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Tens of Thousands of People Attend Funeral of Yigal Allon

March 3, 1980
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Yigal Allon, a statesman, soldier, pioneer and one of the top ranking leaders of the Labor Zionist movement in Israel, was said to rest today in the cemetery of Kibbutz Ginossar, the village on the shores of the Sea of Galilee where he had made his home for 46 years. The freshly dug grave was topped by a mountain of wreaths and stones brought by mourners from all parts of Israel in keeping with Jewish tradition.

Allon died Friday at Afula Hospital of a massive heart attack at the age of 61. Tens of thousands of people attended his funeral today or stood ankle deep in mud under a cold, torrential rainstorm to witness the solemn procession that wound through the mountain roads of Galilee from Afula to Ginossar. Virtually the entire leadership of Israel stood with bowed heads at the graveside — President Yitzhak Navon, who delivered one of the many eulogies; Premier Menachem Begin and his Cabinet ministers; Shimon Peres, leader of the Labor Party and former Premier Yitzhak Rabin who served under Allon when he commanded Palmach, the Haganah strike force in Israel’s war for independence 32 years ago.

Present were hundreds of former comrades in arms, fellow Knesset members, members of Kibbutz Ginossar and many other kibbutzim, Druze chieftains and Arab notables from neighboring villages, Christians from south Lebanon, headed by Maj. Sood Haddad and countless people from all parts of Israel who come to pay final tribute and offer their condolences to Allon’s wife. Ruth and his son and daughter.


Before the burial services. Allon lay in state in the communal dining hall at Ginossar. Thousands filed past his coffin, pausing silently, weeping, offering a last “Shalom Yigal.” The coffin was surrounded by an honor guard made up of soldiers of the crack Golani Brigade. Two candles flickered at its head. Gen. God Navon, the army chief chaplain, recited psalms.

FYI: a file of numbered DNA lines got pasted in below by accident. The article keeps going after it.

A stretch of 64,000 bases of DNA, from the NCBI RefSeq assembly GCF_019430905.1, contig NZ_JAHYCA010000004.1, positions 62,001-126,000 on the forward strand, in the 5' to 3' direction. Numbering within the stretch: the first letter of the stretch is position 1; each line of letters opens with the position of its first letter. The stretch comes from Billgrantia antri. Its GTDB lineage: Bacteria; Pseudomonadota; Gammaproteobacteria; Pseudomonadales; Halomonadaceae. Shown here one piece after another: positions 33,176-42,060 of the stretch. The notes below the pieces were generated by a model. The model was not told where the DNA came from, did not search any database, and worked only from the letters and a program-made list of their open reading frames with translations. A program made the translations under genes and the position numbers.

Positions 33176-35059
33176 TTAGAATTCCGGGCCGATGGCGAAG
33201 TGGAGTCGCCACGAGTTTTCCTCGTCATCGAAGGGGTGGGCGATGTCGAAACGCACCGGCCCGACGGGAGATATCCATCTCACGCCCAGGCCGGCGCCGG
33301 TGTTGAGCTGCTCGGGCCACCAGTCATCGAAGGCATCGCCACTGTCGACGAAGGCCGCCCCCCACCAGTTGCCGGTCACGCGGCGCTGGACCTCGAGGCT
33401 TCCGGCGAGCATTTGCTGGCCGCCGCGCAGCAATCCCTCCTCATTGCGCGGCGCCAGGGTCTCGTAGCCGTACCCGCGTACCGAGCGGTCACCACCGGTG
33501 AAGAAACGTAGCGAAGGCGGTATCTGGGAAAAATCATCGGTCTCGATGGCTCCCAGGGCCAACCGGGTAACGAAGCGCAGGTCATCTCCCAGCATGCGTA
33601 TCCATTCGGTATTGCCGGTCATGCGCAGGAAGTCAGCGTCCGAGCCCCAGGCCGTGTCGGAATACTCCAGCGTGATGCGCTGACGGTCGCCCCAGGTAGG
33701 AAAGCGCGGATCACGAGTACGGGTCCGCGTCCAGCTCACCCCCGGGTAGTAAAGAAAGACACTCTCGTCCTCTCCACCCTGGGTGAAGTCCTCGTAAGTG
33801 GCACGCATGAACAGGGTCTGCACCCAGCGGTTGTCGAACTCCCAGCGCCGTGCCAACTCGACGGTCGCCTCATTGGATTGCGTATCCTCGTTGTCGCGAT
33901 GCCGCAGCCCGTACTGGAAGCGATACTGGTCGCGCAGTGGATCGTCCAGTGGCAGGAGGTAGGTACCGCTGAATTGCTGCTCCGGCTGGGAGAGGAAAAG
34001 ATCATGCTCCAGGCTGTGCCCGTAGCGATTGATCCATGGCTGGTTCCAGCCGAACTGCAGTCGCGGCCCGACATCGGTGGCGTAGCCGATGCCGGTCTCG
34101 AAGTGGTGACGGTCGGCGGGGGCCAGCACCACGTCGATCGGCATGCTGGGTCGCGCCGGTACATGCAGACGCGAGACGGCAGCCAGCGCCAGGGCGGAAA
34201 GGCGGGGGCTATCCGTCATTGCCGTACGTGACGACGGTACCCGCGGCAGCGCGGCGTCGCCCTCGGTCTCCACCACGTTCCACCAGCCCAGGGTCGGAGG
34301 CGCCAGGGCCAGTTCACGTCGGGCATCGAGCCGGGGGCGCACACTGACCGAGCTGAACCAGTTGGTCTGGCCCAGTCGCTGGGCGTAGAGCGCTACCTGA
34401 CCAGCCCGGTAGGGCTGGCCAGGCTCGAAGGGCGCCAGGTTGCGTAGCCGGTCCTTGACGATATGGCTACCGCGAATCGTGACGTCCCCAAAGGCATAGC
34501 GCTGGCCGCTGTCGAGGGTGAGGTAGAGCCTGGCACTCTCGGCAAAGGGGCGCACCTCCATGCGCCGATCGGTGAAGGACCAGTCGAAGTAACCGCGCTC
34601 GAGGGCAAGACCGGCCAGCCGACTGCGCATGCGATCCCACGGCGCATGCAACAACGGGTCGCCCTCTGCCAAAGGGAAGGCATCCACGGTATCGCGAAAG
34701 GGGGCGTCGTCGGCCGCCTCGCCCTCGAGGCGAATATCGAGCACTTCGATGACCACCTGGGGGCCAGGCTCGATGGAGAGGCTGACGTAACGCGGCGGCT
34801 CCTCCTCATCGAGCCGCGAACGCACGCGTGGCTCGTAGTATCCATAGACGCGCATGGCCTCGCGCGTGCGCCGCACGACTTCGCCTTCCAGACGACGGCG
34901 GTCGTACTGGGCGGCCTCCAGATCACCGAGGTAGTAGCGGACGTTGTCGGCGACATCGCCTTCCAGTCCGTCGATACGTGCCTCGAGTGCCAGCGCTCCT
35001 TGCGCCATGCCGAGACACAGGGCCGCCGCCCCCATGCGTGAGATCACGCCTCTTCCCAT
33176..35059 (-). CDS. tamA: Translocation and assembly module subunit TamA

Nine military commanders served as poll-bearers, some from Allon’s Palmach days, now retired or in the reserves and others on active service. They wore their uniforms and decorations, standing four on each side of the coffin and one at the head. Allon himself held the rank of general, retired.

The men who bore him to his final resting place were former Air-Force Commander Mordechai Hod; Tzvi Zamir, former chief of intelligence; Yosef Geva and Elod Peled, both field generals; Amos Horev, a former Palmach commander and later attached to General Headquarters; Avraham Botzer and Shlomo Erel, former commanders of the navy; Chaim Herzog, former intelligence chief and later Israel’s Ambassador to the United Nations; and Avraham Adan, a former military attache at the Israeli Embassy in Washington.

At the request of Mrs. Allon, no salvoes were fired over the grave. In his eulogy, Navon spoke of the three matters that Allon, a former Deputy Prime. Minister and former Foreign Minister, had devoted himself to in recent years. These were Israel’s quest for a just, secure peace with its neighbors, the strengthening of ties with diaspora Jewry and finding new paths for Israeli youths. Navon praised Allon as on exemplary figure, courageous, noble hearted man, a true friend and a source of inspiration for the Sabra generation of which he was a part.

Begin said, “The nation of Israel owes him a deep historical debt. He was one of the finest commanders of the War of Independence and served the nation with devotion and loyalty in many roles. His name will be revered in Israel for all generations.” Rabin recalled Allon as his Palmach commander and as a political leader. He said he had long maintained contacts with the Arabs in the administered territories and, before his death, had planned to meet with King Hussein of Jordan in London in his never ending search for peace.

Peres, Allon’s political rival in the Labor Party, spoke of him as a magnificent friend, a brilliant military mind, a leader and statesman in Israel’s times of peril and in its times of victory. Deputy Premier Yigael Yodin, described Allon as “a beautiful Israeli, symbolizing all that is good and virtuous in the Sabra.” Moshe Dayan, a perennial rival of Allon since their youth, who succeeded him as Foreign Minister, declared that his life-long relationship with Allon must not be measured by the yard stick of competition. “Basically, we were friends with a common way of life,” he said.

Knesset Speaker Yitzhak Shamir noted that despite his relative youth, Allon was one of the founding fathers of Israel’s independence and freedom. Victor Shem-Tov, Secretary General of Mapam, said “Allon collapsed on the bridge of the Labor ship. He left us when we needed him more than ever.”